• Application of scalable property − Example is ‘rich/poor’, ‘hot/cold’

  • Application of a usage − Example is ‘father/son’, ‘moon/sun’.

Meaning Representation

Semantic analysis creates a representation of the meaning of a sentence. But before getting into the concept and approaches related to meaning representation, we need to understand the building blocks of semantic system.

Building Blocks of Semantic System

In word representation or representation of the meaning of the words, the following building blocks play an important role −

  • Entities − It represents the individual such as a particular person, location etc. For example, Haryana. India, Ram all are entities.

  • Concepts − It represents the general category of the individuals such as a person, city, etc.

  • Relations − It represents the relationship between entities and concept. For example, Ram is a person.

  • Predicates − It represents the verb structures. For example, semantic roles and case grammar are the examples of predicates.

Now, we can understand that meaning representation shows how to put together the building blocks of semantic systems. In other words, it shows how to put together entities, concepts, relation and predicates to describe a situation. It also enables the reasoning about the semantic world.

Approaches to Meaning Representations

Semantic analysis uses the following approaches for the representation of meaning −

  • First order predicate logic (FOPL)

  • Semantic Nets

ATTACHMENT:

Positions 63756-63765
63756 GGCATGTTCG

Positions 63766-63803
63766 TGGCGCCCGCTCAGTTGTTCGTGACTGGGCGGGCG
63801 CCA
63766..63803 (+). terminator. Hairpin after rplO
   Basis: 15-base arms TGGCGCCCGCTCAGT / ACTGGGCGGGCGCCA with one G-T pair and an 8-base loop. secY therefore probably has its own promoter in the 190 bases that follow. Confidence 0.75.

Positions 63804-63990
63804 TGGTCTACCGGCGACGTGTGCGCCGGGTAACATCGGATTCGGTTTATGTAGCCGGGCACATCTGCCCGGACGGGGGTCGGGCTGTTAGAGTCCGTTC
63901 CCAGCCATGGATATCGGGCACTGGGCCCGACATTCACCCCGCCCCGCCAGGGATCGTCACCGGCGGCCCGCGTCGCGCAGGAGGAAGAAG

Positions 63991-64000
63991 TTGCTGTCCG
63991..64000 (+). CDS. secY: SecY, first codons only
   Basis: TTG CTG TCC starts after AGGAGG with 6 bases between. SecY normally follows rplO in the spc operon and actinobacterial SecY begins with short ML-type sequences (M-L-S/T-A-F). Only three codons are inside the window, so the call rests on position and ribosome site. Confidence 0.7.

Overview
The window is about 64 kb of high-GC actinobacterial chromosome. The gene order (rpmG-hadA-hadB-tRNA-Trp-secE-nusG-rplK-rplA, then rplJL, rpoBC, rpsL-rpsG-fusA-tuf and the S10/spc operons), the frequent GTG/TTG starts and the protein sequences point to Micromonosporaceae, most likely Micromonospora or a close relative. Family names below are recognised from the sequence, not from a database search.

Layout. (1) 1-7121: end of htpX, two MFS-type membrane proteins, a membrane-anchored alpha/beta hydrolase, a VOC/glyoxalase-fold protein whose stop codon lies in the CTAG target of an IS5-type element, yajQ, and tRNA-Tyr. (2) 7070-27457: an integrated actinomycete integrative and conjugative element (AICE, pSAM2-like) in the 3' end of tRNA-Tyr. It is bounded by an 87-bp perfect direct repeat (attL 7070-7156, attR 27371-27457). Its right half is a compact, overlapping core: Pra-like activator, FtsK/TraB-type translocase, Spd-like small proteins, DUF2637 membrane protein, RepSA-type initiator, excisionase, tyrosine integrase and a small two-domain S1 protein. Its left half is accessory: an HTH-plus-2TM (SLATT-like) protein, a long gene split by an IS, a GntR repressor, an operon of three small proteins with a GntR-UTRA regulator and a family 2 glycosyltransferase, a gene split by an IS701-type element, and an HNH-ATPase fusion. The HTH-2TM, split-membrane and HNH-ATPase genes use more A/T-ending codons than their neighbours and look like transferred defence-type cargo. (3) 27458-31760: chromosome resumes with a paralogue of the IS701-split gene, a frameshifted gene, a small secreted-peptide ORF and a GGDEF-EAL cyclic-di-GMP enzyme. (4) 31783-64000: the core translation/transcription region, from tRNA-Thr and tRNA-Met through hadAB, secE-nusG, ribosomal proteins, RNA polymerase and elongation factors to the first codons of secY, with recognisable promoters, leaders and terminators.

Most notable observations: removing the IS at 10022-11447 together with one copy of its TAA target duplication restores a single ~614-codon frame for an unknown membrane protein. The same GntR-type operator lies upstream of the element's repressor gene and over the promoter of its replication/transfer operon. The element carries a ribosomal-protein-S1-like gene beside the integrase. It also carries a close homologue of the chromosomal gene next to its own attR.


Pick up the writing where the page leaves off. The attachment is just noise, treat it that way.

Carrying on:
• Frames

  • Conceptual dependency (CD)

  • Rule-based architecture

  • Case Grammar

  • Conceptual Graphs

Need of Meaning Representations

A question that arises here is why do we need meaning representation? Followings are the reasons for the same −

Linking of linguistic elements to non-linguistic elements

The very first reason is that with the help of meaning representation the linking of linguistic elements to the non-linguistic elements can be done.

Representing variety at lexical level

With the help of meaning representation, unambiguous, canonical forms can be represented at the lexical level.

Can be used for reasoning

Meaning representation can be used to reason for verifying what is true in the world as well as to infer the knowledge from the semantic representation.

Lexical Semantics

The first part of semantic analysis, studying the meaning of individual words is called lexical semantics. It includes words, sub-words, affixes (sub-units), compound words and phrases also. All the words, sub-words, etc. are collectively called lexical items. In other words, we can say that lexical semantics is the relationship between lexical items, meaning of sentences and syntax of sentence.

Following are the steps involved in lexical semantics −

  • Classification of lexical items like words, sub-words, affixes, etc. is performed in lexical semantics.

  • Decomposition of lexical items like words, sub-words, affixes, etc. is performed in lexical semantics.

  • Differences as well as similarities between various lexical semantic structures is also analyzed.

Advertisements